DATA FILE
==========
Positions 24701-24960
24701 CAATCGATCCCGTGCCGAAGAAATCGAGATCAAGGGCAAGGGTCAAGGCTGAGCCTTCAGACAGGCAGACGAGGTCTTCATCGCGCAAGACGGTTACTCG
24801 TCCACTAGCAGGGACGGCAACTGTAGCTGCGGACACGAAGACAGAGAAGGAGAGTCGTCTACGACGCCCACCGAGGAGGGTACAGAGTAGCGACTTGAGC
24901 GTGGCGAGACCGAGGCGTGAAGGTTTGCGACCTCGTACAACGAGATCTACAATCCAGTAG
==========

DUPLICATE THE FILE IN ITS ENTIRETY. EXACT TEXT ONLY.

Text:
Positions 24701-24960
24701 CAATCGATCCCGTGCCGAAGAAATCGAGATCAAGGGCAAGGGTCAAGGCTGAGCCTTCAGACAGGCAGACGAGGTCTTCATCGCGCAAGACGGTTACTCG
24801 TCCACTAGCAGGGACGGCAACTGTAGCTGCGGACACGAAGACAGAGAAGGAGAGTCGTCTACGACGCCCACCGAGGAGGGTACAGAGTAGCGACTTGAGC
24901 GTGGCGAGACCGAGGCGTGAAGGTTTGCGACCTCGTACAACGAGATCTACAATCCAGTAG